Why do South Korean Cryptocurrency Exchanges Only List a Few Tokens?
Originally published on: CCN
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January 30, 2018
Many investors, especially traders outside of the South Korean cryptocurrency exchange market, remain curious as to why local cryptocurrency exchanges like Bithumb and Korbit only list a few cryptocurrencies at a time.
Bithumb, the country’s largest cryptocurrency exchange which generated more than $300 million in profits from fees in 2017, has only 12 cryptocurrencies listed on its platform. Korbit, the third largest cryptocurrency exchange in the local market, has less cryptocurrencies implemented than Bithumb.
South Korean cryptocurrency exchanges are extremely cautious when integrating news cryptocurrencies because they carefully analyze the demand for certain cryptocurrencies in the market. As shown in the large premiums in the local market, there exists a significant amount of demand for cryptocurrencies but less supply in the South Korean market.
Consequently, investors purchase cryptocurrencies with rates higher than global average rates, because of the lack of supply of cryptocurrencies.
Specifically, prior to adding Qtum and Zcash, Bithumb was said to have done several months of risk evaluation and analysis, to ensure that the demand for the two cryptocurrencies can be sustained in the long-term.
South Korean investors are not interested in all the cryptocurrencies in the market. On Bithumb for instance, on Bithumb, EOS has a larger daily trading volume than bitcoin, Bitcoin Cash, Litecoin, Dash, Monero, and Zcash combined. Hence, for Bithumb, listing a cryptocurrency that is more popular than 7 major cryptocurrencies combined is more beneficial for the company than adding support for 7 cryptocurrencies.
Also, the South Korean market is restricted in the sense that foreigners are not allowed to trade fiat-to-cryptocurrencies any longer. Even before the foreigner trading ban was imposed on January 20, foreigners were limited by cryptocurrency exchanges in trading cryptocurrencies for fiat currencies.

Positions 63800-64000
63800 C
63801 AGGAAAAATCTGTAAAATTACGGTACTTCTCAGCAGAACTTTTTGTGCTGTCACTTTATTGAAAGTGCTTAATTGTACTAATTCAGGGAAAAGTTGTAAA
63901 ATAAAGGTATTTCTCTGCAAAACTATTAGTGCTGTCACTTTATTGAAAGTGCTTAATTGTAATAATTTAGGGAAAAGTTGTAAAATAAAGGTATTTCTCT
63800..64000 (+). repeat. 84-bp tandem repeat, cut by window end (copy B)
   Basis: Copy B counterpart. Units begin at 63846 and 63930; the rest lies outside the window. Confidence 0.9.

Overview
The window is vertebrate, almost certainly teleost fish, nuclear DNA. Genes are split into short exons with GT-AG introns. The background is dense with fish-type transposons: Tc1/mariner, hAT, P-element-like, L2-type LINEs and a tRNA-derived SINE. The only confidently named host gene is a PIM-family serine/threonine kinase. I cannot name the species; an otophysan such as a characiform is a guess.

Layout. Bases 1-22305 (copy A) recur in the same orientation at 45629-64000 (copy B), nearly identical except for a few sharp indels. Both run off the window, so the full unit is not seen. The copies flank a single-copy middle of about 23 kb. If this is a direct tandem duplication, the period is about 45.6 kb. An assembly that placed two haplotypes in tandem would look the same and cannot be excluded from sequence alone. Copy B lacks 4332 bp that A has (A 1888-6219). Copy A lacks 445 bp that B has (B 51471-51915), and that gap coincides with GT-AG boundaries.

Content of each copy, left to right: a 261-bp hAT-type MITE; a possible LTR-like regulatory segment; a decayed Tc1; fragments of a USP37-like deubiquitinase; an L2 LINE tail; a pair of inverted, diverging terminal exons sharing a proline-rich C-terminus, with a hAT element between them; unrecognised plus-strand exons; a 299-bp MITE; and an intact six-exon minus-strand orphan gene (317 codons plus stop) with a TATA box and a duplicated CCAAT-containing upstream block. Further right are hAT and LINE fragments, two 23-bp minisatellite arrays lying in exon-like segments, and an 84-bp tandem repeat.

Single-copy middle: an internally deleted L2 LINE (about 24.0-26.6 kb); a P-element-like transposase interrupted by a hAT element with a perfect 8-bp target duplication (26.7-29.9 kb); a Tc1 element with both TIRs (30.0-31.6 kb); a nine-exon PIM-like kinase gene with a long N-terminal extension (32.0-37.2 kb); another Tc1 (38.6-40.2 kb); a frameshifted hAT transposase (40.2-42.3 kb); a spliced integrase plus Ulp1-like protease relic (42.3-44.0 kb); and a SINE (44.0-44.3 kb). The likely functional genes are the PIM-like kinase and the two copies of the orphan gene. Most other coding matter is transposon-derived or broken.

As such, if a certain cryptocurrency on local exchanges have low demand but large supply, it becomes difficult for exchanges to maintain order books and continue supporting that specific cryptocurrency.
In other regions, miners contribute significant amounts of cryptocurrencies to exchanges, increasing the liquidity of most cryptocurrencies. In the South Korean market, the supply for almost every cryptocurrency in the global market is small because there are no large-scale mining centers. Since foreigners and overseas miners cannot bring in cryptocurrencies into the local market, the supply has to come from the local market.
In December, several miners from China were arrested in South Korea for selling bitcoin and other cryptocurrencies they have mined in China in the South Korea cryptocurrency market.
If a cryptocurrency exchnage in South Korea prematurely adds a cryptocurrency that has low supply and demand, it realistically will not be able to fill the order books for that specific cryptocurrency and potentially create serious problems for themselves and for local investors.
Due to the small amount of cryptocurrencies listed by South Korean exchanges, the debut of UpBit was highly anticipated by local investors and within months, it has become the second largest cryptocurrency exchange in the market behind Bithumb.
UpBit, operated by KakaoTalk and KakaoPay operator Kakao’s subsidiary company Dunamu, has a strategic partnership with Bittrex that allows the platform to list all cryptocurrencies listed on Bittrex. To this date, UpBit remains as the only cryptocurrency exchange in South Korea with support for more than 100 cryptocurrencies.
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